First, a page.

Individual data from 518 unique patients undergoing 518 unique procedures were extracted from 45 studies, including 9 studies7,13,15-19,21,22 with RDI data alone (63 patients), 34 studies4,6,8-12,14,20,25-51 with AHI data alone (450 patients), and 2 studies52,53 with RDI and AHI data (5 patients). Of 339 patients with sex data available, 282 (83.2%) were male; the mean patient age was 45.3 (10.0) years with a mean preoperative BMI of 33.8 (9.7). The median minimum follow-up time reported by the studies was 6 months, with a range of 2 to 6 months. Table 1 summarizes pre-MMA and post-MMA characteristics.
Mean post-MMA ΔAHI was −47.8 (25.0); mean post-MMA ΔRDI, −44.4 (33.0). A negative ΔAHI or ΔRDI value represents a net decrease in the postoperative AHI or RDI outcome and characterizes improvement of OSA after surgery. Forest plots for AHI and RDI outcomes (Figure 2) show symmetric inverted funnel shapes and are consistent with minimal publication bias. We found statistically significant heterogeneity and a low to moderate level of inconsistency among the studies included in the meta-analysis for the ΔAHI (Cochran Q35 = 90.42; P < .001; I2 = 61.3% [moderate]) and the ΔRDI (Cochran Q10 = 17.04; P < .001; I2 = 41.3% [low]). A random-effects model was assumed to control for heterogeneity, and appropriateness was confirmed by analysis of variance. Graphs of study reference vs each baseline factor were inspected visually, and we found no significant outliers in the data series.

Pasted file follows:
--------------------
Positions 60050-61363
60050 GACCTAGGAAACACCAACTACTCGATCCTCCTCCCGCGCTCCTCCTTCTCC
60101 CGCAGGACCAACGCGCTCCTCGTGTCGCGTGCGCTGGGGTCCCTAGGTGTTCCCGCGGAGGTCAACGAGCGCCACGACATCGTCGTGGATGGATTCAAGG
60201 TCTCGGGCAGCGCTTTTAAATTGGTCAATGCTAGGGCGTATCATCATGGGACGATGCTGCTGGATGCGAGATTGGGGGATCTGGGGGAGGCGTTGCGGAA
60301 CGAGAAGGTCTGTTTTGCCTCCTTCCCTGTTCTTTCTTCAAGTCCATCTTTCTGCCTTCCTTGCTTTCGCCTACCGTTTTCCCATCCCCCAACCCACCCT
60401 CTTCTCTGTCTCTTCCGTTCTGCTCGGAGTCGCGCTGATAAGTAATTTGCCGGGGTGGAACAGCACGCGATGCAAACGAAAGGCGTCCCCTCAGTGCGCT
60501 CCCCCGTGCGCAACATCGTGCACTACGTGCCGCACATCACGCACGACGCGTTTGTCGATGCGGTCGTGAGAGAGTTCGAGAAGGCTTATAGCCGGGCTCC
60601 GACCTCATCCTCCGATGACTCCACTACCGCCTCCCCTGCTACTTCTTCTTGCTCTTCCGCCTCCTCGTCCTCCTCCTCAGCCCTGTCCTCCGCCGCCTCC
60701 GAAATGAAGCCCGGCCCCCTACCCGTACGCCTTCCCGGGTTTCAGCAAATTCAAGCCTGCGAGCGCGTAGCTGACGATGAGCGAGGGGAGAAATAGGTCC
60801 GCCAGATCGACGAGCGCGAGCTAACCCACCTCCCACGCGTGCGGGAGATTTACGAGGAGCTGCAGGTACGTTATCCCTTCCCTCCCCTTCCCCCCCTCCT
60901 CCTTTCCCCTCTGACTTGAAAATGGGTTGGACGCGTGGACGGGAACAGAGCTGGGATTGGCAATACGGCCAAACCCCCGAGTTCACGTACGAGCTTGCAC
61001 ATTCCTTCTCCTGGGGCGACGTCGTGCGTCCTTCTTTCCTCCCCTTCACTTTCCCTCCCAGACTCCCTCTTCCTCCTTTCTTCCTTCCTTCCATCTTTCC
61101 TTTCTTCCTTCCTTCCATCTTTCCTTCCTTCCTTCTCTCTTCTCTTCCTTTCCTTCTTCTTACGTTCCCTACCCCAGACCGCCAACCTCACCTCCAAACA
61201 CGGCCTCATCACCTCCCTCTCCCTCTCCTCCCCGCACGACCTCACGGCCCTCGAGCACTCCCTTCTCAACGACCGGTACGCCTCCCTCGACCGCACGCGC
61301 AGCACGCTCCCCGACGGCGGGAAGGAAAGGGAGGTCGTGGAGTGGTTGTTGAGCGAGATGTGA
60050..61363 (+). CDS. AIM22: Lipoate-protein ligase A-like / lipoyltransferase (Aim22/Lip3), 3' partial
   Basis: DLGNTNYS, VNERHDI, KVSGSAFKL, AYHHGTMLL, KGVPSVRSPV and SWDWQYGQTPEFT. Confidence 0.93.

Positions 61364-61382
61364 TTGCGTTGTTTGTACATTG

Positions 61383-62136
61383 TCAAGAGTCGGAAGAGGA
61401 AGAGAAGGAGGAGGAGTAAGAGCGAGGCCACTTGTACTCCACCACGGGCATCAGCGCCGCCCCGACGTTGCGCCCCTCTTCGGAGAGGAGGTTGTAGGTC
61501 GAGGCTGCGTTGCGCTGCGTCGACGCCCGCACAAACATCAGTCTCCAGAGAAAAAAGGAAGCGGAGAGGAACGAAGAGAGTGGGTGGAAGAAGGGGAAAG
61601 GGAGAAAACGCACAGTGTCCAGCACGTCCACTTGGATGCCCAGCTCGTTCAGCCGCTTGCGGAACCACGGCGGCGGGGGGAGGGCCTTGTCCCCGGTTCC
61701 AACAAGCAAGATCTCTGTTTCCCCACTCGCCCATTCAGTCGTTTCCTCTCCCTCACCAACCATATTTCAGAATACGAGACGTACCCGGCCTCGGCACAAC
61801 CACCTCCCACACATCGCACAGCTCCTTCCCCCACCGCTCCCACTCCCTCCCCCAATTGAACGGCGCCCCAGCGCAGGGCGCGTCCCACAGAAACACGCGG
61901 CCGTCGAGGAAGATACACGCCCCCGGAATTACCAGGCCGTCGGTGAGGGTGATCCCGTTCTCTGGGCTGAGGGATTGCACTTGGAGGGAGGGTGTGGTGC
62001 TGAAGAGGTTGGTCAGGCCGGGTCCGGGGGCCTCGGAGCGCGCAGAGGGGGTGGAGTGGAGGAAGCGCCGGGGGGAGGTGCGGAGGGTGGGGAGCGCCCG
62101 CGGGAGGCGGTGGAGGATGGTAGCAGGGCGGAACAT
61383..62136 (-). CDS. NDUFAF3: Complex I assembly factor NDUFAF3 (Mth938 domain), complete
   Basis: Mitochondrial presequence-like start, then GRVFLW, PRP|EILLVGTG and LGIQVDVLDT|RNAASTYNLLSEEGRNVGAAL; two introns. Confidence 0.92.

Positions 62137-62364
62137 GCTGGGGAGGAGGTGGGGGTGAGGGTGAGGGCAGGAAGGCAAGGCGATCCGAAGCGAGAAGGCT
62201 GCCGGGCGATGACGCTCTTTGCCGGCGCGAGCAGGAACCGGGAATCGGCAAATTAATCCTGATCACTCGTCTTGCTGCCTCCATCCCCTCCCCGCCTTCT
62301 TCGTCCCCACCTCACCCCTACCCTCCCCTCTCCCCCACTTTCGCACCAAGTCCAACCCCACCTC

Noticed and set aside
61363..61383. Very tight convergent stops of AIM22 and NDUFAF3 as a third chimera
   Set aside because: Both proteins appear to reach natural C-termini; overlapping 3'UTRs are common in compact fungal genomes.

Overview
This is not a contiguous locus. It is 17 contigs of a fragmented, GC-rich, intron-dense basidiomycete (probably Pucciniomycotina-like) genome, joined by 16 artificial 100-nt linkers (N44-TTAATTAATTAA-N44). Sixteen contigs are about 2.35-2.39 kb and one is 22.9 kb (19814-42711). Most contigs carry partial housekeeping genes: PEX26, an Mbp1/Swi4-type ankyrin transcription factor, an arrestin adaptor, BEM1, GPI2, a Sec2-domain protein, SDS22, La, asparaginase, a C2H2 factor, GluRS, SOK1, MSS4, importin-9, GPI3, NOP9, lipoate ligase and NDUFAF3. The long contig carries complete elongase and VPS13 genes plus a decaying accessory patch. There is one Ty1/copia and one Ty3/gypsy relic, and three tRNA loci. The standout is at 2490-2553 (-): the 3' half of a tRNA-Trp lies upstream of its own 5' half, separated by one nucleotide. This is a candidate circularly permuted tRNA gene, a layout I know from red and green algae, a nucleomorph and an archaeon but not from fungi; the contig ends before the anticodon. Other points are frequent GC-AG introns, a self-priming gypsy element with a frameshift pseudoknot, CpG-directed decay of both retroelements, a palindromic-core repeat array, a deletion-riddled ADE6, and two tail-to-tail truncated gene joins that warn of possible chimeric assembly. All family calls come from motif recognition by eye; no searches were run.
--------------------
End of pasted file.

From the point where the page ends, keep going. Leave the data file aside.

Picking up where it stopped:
In this series, 512 of 518 patients (98.8%) experienced an improvement with respect to the primary outcome measures of ΔAHI and ΔRDI. Among patients with AHI data (n = 455), 90% experienced improvements in the AHI of at least −19 events/h; 75%, at least −30 events/h; 50%, at least −46 events/h; 25%, at least −62 events/h; and 10%, exceeding −78 events/h. Three hundred eighty-nine of the 455 patients with AHI data (85.5%) had greater than 50% reduction and AHIs of fewer than 20 events/h after MMA (surgical success); 366 of 455 (80.4%), fewer than 15 events/h; 290 of 455 (63.7%), fewer than 10 events/h; and 175 of 455 (38.5%), fewer than 5 events/h (OSA surgical cure). Similarly, among the 68 patients with RDI data, 90% experienced improvements in the RDI of at least −10 events/h; 75%, at least −18 events/h; 50%, at least −39 events/h; 25%, at least −71 events/h; and 10%, exceeding −86 events/h. Forty-four of 68 patients with RDI data (64.7%) had a greater than 50% reduction and an RDI of fewer than 20 events/h after MMA (surgical success); 41 of 68 (60.3%), fewer than 15 events/h; 27 of 68 (39.7%), fewer than 10 events/h; and 13 of 68 (19.1%), fewer than 5 events/h (OSA surgical cure).